14. Business Equipment Award 2020 (clause 23.5)
  15. Car Parking Award 2020 (clause 24.6)
  16. Cemetery Industry Award 2020 (clause 19.3)
  17. Cement, Lime and Quarrying Award 2020 (clause 22.8)
  18. Cleaning Services Award 2020 (clause 21.4)
  19. Clerks—Private Sector Award 2020 (clause 32.5)
  20. Coal Export Terminals Award 2020 (clause 20.7)
  21. Commercial Sales Award 2020 (clause 20.6)
  22. Concrete Products Award 2020 (clause 22.6)
  23. Contract Call Centres Award 2020 (clause 22.10)
  24. Educational Services (Post-Secondary Education) Award 2020 (clause 22.5)
  25. Electrical Power Industry Award 2020 (clause 21.8)
  26. Electrical, Electronic and Communications Contracting Award 2020 (clause 21.5)
  27. Fitness Industry Award 2020 (clause 21.3)
  28. Food, Beverage and Tobacco Manufacturing Award 2020 (clause 25.11)
  29. Gardening and Landscaping Services Award 2020 (clause 20.9)
  30. Gas Industry Award 2020 (clause 20.7)
  31. General Retail Industry Award 2020 (clause 28.4)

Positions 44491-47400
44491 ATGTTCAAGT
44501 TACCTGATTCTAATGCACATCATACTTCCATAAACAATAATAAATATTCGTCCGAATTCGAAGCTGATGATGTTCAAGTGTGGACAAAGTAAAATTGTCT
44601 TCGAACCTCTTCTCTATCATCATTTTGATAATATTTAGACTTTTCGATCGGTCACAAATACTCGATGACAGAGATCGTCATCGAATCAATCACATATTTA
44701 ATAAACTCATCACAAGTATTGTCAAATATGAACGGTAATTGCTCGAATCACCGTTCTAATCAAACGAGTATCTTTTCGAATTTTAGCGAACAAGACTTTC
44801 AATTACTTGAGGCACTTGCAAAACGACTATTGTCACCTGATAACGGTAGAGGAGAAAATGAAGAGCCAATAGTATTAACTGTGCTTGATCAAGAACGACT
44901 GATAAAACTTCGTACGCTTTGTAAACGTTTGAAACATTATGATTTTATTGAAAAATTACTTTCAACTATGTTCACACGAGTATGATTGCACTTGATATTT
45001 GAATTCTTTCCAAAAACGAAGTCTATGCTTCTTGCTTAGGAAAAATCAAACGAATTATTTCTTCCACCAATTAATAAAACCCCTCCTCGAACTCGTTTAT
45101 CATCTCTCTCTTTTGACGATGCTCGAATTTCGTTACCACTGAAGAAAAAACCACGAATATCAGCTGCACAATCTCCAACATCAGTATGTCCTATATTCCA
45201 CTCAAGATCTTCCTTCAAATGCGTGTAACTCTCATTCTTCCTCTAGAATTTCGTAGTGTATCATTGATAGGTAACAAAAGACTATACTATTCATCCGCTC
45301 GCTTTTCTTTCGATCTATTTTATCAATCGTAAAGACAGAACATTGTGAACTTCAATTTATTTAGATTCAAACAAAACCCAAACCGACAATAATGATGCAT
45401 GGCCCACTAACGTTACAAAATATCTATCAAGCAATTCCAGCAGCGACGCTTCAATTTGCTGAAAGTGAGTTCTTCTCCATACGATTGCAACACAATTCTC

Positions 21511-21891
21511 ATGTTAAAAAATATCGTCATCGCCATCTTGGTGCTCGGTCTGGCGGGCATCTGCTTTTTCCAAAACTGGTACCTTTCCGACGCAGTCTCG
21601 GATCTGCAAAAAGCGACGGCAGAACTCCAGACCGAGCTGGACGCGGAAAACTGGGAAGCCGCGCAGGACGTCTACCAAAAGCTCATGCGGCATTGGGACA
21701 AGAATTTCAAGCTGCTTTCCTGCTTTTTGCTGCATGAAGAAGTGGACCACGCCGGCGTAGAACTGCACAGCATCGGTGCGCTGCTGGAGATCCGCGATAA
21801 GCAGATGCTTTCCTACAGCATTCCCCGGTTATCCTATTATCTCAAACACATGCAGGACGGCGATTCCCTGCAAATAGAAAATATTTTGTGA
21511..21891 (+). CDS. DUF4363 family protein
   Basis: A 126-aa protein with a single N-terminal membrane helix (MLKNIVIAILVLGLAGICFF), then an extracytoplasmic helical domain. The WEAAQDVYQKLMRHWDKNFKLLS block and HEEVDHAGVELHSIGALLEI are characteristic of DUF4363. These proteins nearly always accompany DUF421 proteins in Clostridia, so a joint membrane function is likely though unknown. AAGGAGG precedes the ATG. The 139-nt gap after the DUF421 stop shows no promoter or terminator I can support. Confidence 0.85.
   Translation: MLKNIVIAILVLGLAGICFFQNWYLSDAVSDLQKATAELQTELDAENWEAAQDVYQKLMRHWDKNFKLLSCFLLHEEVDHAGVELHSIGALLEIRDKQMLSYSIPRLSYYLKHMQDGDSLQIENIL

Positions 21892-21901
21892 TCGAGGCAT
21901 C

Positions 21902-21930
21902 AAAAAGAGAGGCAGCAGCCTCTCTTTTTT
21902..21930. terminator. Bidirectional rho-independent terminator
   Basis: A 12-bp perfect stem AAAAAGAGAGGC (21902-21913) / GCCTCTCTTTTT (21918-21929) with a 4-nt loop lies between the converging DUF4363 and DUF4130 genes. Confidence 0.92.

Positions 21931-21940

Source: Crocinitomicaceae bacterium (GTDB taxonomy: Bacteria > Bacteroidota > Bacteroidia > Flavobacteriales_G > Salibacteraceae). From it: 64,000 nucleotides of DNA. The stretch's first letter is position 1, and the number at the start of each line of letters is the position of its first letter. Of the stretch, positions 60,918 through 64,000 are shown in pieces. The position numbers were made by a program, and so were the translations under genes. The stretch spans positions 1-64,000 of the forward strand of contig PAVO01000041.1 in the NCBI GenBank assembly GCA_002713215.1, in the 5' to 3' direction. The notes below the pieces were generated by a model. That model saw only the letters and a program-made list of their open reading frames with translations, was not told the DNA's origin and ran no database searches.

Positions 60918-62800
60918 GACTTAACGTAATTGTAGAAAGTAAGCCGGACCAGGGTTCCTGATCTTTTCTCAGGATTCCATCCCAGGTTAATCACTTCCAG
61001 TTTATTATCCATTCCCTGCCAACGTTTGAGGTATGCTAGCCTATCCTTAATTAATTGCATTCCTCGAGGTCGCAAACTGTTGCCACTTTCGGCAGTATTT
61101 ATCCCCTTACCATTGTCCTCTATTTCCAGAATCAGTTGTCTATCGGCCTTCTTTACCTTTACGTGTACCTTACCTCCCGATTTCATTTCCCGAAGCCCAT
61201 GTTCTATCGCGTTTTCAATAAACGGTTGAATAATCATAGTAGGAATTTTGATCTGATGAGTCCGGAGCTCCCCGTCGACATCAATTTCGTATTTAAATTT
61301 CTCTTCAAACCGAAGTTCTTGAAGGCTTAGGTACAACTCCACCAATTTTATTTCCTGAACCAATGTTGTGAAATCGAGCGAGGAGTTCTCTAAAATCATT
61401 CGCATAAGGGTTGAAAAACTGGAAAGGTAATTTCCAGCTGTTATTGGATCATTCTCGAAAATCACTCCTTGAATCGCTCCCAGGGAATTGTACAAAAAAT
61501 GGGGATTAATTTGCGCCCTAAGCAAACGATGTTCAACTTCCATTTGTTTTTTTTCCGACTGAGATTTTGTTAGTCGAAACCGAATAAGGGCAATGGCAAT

32. Graphic Arts, Printing and Publishing Award 2020 (clause 31.12)
  33. Hair and Beauty Industry Award 2020 (clause 24.3)
  34. Health Professionals and Support Services Award 2020 (clause 26.5)
  35. Higher Education Industry—General Staff—Award 2020 (clause 24.4)
  36. Horse and Greyhound Training Award 2020 (clause 18.6)
  37. Hospitality Industry (General) Award 2020 (clause 30.4)
  38. Hydrocarbons Industry (Upstream) Award 2020 (clause 25.7)
  39. Joinery and Building Trades Award 2020 (clause 27.9)
  40. Journalists Published Media Award 2020 (clause 20.8)
  41. Legal Services Award 2020 (clause 22.7)
  42. Local Government Industry Award 2020 (clause 23.5)
  43. Manufacturing and Associated Industries and Occupations Award 2020 (clause 34.7)
  44. Meat Industry Award 2020 (clause 25.8)
  45. Mining Industry Award 2020 (clause 22.7)
  46. Mobile Crane Hiring Award 2020 (clause 24.6)
  47. Miscellaneous Award 2020 (clause 21.4)
  48. Nursery Award 2020 (clause 22.12)
  49. Nurses Award 2020 (clause 22.7)